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Children with severe hemophilia – 96 percent had low vitamin D (should not be a surprise) – Dec 2014

Vitamin D levels in children with severe hemophilia A: an underappreciated deficiency.

Blood Coagulation & Fibrinolysis:, December 6, 2014, doi: 10.1097/MBC.0000000000000237, Original article: PDF Only
Albayrak, Canan; Albayrak, Davut

VitaminDWiki Not surrpised
  1. Liver is required to process vitamin D into the hormone which can be used by the body
  2. There are preprocessed forms of vitamin D which do not require the liver for activation

See also VitaminDWiki

http://vitamindwiki.com/tiki-index.php?page_id=5644

Osteoporosis in hemophilic patients is a significant problem. The causes of osteoporosis in hemophilic patients are lack of adequate exercise, multiple hemorrhage and inflammation, and low vitamin D levels. The aim of this study was to retrospectively determine the frequency of vitamin D deficiency and insufficiency in children with severe hemophilia A. Forty-seven children with severe hemophilia were included in the study. None of the patients had previously received vitamin D supplementation. No patient had clinical or radiologic findings of rickets or seropositivity of hepatitis C virus or HIV. The mean age of the patients was 11.64 +/- 5.70 (range, 2-18) years. The mean vitamin D level was 16.35 +/- 7.49 ng/ml (range, 3.25-33.80). Vitamin D levels were below 10 ng/ml (severe vitamin D deficiency) in 9 cases (19%), between 10 and 19.99 ng/ml (vitamin D deficiency) in 23 cases (49%), between 20 and 29.99 ng/ml (vitamin D insufficiency) in 13 cases (28%), and above 30 ng/ml (normal vitamin D level) in 2 cases (4%). The mean serum levels of 25-hydroxy vitamin D in the children with hemophilia during winter and autumn were significantly lower than that during summer (P = 0.0028 and P = 0.0091, respectively).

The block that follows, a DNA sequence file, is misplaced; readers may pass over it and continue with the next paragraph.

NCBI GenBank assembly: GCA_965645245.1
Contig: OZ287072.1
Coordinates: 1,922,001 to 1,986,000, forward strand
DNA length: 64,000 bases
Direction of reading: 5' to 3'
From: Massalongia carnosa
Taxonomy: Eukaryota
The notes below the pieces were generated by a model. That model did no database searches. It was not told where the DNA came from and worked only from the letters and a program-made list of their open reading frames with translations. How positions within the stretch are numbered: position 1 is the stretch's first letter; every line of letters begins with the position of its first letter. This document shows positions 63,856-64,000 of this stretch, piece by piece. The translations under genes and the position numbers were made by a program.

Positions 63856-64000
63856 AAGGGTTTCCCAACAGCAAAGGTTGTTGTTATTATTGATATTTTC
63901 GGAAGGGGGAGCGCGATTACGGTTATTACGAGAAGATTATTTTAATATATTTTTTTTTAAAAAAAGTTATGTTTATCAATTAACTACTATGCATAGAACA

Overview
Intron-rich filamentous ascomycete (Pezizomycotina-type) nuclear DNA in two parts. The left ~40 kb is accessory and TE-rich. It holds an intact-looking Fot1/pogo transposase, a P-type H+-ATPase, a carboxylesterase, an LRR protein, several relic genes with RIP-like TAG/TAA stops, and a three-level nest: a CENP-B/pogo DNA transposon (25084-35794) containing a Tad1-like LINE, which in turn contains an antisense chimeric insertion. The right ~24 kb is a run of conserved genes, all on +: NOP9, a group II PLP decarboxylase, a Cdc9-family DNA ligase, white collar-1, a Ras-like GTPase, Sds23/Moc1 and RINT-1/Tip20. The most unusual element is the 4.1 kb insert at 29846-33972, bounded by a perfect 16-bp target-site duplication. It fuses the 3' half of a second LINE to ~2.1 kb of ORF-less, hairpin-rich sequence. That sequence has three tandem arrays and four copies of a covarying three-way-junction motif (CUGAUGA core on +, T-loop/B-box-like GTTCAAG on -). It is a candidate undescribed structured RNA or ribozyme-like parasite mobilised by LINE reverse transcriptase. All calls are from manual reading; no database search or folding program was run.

A majority of our hemophilic patients (96%) had low vitamin D levels. The study showed that the risk of vitamin D deficiency is the most highest during winter and autumn. Normal lifelong vitamin D levels are especially important in hemophilia because of the possible synergistic effect of vitamin D levels on periarticular and general osteoporosis, which is intrinsic to hemophilic conditions. We advise routine checking of vitamin D levels twice a year and vitamin D supplementation to maintain its level between 30 and 100 ng/ml.

(C) 2014 Wolters Kluwer Health | Lippincott Williams & Wilkins

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